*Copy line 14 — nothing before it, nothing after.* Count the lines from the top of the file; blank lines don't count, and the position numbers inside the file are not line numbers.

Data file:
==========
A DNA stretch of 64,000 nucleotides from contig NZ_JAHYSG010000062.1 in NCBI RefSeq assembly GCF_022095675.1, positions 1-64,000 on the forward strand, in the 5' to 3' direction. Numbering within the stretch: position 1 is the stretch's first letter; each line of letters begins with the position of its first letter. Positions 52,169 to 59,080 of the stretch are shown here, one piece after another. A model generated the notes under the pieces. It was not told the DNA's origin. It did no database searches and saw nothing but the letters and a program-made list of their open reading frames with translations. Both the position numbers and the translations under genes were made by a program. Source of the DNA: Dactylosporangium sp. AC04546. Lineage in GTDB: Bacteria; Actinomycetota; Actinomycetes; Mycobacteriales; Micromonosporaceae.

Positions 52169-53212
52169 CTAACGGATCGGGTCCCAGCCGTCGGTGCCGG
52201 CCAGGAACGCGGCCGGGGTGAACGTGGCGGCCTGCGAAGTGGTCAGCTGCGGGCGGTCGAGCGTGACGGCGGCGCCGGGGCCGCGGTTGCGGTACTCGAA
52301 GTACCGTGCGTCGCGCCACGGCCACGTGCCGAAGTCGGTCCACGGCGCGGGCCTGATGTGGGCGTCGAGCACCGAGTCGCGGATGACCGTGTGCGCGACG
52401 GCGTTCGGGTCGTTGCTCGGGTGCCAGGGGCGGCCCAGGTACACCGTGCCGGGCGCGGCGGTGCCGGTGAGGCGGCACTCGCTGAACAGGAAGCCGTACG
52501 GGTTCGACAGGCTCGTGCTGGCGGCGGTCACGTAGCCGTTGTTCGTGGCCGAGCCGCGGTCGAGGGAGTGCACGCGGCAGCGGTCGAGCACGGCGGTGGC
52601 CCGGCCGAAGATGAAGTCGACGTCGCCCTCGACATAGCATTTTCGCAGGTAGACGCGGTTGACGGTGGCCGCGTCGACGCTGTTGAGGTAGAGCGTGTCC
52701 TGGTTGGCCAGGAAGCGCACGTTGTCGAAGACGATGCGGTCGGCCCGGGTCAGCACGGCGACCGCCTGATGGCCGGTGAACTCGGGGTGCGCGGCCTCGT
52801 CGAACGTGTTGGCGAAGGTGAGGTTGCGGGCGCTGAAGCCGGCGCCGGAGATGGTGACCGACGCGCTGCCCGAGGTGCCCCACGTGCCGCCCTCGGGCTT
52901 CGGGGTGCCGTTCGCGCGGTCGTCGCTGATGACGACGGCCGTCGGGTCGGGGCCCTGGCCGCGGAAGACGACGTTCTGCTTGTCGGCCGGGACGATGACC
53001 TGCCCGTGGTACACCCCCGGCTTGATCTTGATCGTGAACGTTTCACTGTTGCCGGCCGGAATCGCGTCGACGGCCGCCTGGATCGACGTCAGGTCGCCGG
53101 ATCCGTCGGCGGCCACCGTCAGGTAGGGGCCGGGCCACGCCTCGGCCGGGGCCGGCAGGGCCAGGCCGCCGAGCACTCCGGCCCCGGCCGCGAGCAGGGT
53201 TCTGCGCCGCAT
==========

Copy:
53201 TCTGCGCCGCAT